Tsunami Preparedness and Response


Tsunami Awareness in Oregon - Are you Ready for a Tsunami? - view the pamphlet

What is a Tsunami?
The phenomenon called a "tsunami" is a series of traveling ocean waves of extremely long length and period, generated by disturbances associated primarily with earthquakes occurring below or near the ocean floor. Underwater volcanic eruptions and landslides can also generate tsunamis, although these sources are significantly less frequent.

Tsunami Awareness pamphlet cover

As the tsunami crosses the deep ocean, sometimes at speeds exceeding 1,000 km/g (600 mph), its length from crest to crest may be 200 km (124 miles) or more and its period 15 minutes to an hour, but its height from trough to crest may only be a few tens of centimeters (a few inches or feet), even for a very destructive tsunami. It cannot be felt aboard ships or deep water. As the tsunami enters shallow water near coastlines in its path, the velocity of its waves decreases and its wave height increases. It is in these shallow waters that tsunamis become a threat to life and property, for they can crest to heights of more than 10 m (30 feet), strike with devastating force, and flood low-lying coastal areas.

How Tsunamis Are Formed

  • Gravity pulls the offshore Juan de Fuca Plate beneath the North American Plate. Most of the time these plates are firmly stuck together along the boundary (red zone).
  • Over time, the North American Plate is squeezed and bulges up as the Juan de Fuca Plate slowly tries to move beneath it.
  • Eventually the stuck area can no longer resist the squeezing and breaks along the boundary, causing a large earthquake. Like a spring, the overriding North American Plate jumps upward and seaward, lifting the water above it. A tsunami is born.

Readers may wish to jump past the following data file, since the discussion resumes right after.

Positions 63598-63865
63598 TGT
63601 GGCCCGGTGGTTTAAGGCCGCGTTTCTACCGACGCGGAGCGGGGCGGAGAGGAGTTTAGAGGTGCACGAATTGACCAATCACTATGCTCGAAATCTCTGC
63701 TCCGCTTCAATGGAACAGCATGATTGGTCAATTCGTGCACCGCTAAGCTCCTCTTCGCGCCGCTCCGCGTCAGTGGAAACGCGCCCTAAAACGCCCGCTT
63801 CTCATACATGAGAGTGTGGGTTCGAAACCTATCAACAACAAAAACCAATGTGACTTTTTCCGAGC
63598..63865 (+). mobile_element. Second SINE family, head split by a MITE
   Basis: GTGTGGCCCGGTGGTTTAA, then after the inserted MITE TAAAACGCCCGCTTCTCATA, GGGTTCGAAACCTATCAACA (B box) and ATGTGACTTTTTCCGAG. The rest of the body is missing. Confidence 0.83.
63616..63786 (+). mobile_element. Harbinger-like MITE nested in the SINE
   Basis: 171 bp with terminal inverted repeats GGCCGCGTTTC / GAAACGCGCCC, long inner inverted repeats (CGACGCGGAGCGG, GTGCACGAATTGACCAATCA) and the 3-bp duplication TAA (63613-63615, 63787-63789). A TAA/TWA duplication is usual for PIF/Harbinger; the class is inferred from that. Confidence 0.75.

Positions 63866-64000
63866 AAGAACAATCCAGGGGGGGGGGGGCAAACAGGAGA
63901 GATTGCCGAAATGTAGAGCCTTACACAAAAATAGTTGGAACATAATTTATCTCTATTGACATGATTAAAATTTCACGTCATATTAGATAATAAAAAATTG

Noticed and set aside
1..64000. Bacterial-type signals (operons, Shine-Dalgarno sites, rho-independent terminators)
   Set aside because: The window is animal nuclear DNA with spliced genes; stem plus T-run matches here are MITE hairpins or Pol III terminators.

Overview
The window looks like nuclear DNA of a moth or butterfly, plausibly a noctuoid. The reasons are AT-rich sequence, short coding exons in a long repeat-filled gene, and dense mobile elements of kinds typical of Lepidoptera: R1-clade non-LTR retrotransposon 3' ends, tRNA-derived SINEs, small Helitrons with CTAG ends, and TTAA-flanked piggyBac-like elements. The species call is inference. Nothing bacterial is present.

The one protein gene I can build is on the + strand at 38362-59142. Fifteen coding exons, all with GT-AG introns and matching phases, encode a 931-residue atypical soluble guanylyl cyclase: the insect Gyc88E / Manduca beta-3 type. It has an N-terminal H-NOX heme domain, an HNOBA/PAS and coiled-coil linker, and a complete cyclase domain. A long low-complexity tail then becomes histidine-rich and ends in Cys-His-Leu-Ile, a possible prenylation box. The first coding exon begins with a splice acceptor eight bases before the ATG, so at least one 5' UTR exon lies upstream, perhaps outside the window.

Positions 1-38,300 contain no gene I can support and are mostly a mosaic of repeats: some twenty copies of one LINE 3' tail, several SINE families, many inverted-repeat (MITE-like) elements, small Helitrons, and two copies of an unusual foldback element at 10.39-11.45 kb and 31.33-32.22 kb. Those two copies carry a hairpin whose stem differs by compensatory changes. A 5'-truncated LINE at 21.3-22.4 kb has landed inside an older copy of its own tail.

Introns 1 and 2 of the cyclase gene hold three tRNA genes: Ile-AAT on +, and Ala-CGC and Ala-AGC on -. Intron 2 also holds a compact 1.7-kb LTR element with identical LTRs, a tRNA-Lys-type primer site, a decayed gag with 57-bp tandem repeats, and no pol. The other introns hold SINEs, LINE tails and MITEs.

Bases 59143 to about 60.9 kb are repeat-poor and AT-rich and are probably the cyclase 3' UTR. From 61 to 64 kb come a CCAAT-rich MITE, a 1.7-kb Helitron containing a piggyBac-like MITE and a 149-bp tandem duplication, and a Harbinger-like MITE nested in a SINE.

• The water bulge divides and sends waves both east towards the coast and west into the Pacific Ocean. The first waves reach nearby shores only minutes after the earthquake. The other set of waves may still be large enough to damage distant coastal areas many hours later.

Who is at Risk for a Tsunami?

  • Any resident, visitor, business, or facility on any beach or coastline.

Are you ready for a Tsunami?

  • Protect yourself during the earthquake
  • Move to high ground or inland
  • Stay there

Did you know. . . ?

  • In deep water, tsunami waves may reach speeds of 600 miles per hour
  • Currents associated with tsunamis may reach up to 35 miles per hour
  • Tsunamis may be generated from distant locations and may not be preceded by a local earthquake

The Oregon Coast
The Oregon Coast is at risk both from locally and distantly generated tsunamis. A local tsunami is created from a subduction zone earthquake off our coast that you may feel. A distant tsunami is from a subduction zone earthquake elsewhere that you would not feel.
Oregon is situated along the Cascadia Subduction Zone, a 600 mile long earthquake fault stretching from offshore northern California to southern British Columbia. This fault builds up stress for hundreds of years as the Juan de Fuca and North Pacific Plates push against each other. Eventually, the two plates rip apart, creating some of the largest earthquakes and tsunamis on earth.

Where Should I Go?
All Oregon coastal counties have tsunami Hazard guidance maps and are in the process of posting tsunami hazard zone signs. These signs and maps will show you what areas are safe and what areas may be at risk. Use them to guide you to a safe area.
If no maps or signs are available, go to an area 100 feet above sea level or two miles inland, away from the coast. If you cannot get this far, go as high as possible. Every foot inland or upwards can make a difference.

Tsunami Warning Centers 4 Levels of Messaging

  1. Warning: A potential tsunami with significant widespread inundation is imminent or expected. Widespread, dangerous coastal flooding accompanied by powerful currents is possible and may continue for several hours after the arrival of the initial wave